With the arrival of new star players Chris Paul and deAndre Jordan, coinciding with the continued rise of mega-star Blake Griffin, the once hapless Los Angeles Clippers have a new identity (“Lob City”) and a rekindled fan base. Once the laughingstock of all sports franchises, the Clips find themselves leading the Pacific Division of the NBA’s Western Conference as of the date of this post (a half game over the Los Angeles Lakers), playing an exciting brand of basketball that’s the talk of the League. In fact, Clipper fans have boldly declared that their beloved team is now THE team of Los Angeles.

(As a long time Lakers fan, I scoff at this notion. Hang some banners and get your own arena before making such ridiculous statements.)

This week, the Clippers are making news off the court. The team has become embroiled in a controversy with its most visible fan, Darrell Bailey, known to Clipper Nation as “Clipper Darrell.” The team wants Clipper Darrell to go back to being just Darrell and drop the “Clipper” mark from his moniker.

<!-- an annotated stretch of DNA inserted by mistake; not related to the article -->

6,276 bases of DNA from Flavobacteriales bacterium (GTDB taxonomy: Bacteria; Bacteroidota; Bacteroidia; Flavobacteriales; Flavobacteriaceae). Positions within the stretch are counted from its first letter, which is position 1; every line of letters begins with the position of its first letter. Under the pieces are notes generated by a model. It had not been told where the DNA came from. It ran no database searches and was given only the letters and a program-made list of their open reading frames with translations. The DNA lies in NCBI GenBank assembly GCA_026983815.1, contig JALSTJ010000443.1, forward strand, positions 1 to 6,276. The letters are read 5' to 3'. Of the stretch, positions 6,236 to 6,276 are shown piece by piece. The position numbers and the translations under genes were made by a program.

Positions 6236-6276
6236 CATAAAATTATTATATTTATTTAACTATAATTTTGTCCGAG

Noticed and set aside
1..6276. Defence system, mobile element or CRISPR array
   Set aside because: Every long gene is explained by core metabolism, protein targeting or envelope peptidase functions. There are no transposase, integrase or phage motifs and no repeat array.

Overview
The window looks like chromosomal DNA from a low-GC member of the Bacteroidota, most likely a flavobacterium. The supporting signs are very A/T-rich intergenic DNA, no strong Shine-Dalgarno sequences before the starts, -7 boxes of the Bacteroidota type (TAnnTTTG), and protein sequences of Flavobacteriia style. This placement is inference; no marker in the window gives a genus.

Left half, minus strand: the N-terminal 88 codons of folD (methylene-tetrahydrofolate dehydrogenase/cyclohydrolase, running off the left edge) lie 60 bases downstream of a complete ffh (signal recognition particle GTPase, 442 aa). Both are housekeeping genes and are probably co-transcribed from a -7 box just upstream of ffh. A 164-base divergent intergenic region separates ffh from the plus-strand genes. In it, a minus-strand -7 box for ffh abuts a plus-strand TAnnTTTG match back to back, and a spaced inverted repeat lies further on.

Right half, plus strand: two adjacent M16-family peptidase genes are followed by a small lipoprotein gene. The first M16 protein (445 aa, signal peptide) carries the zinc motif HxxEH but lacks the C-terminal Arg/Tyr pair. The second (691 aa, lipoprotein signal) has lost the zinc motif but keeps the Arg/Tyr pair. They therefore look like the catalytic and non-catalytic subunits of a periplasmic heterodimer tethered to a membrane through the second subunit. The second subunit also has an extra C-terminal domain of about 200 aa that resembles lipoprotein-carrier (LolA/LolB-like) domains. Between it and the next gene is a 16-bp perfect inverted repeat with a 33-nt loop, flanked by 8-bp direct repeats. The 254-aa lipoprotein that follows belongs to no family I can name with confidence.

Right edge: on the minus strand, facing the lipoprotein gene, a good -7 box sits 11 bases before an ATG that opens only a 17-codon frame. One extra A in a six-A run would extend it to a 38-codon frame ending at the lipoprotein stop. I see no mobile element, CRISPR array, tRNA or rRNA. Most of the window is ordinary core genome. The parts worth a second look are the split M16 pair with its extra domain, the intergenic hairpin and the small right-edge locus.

After the jump, as a sports fan, and intellectual property litigator, I will discuss this burgeoning dispute between the club and its superfan and whether Lob City is better served enjoying its most visible fan’s support instead of stifling it.


No one can deny that the Clippers are much improved — at times, playing as well as any team in the NBA. You would think the Clippers would be riding high, enjoying their newfound success. But then again, we’re talking about the Clippers. With timing that is curious at best, the Clippers front office apparently has declared that their most dedicated fan — Clipper Darrell — must stop using the Clipper name. Published reports (including this article in the Los Angeles Times) quote Clipper management who accuse Darrell of “inappropriate use of the Clippers’ team name and trademark for his own unmonitored commercial gain” and of acting “in ways which improperly suggest that he is officially affiliated with our organization.” That legalese means that the team has decided to protect its trademark and deny Darrell the use of the “Clipper” part of his name.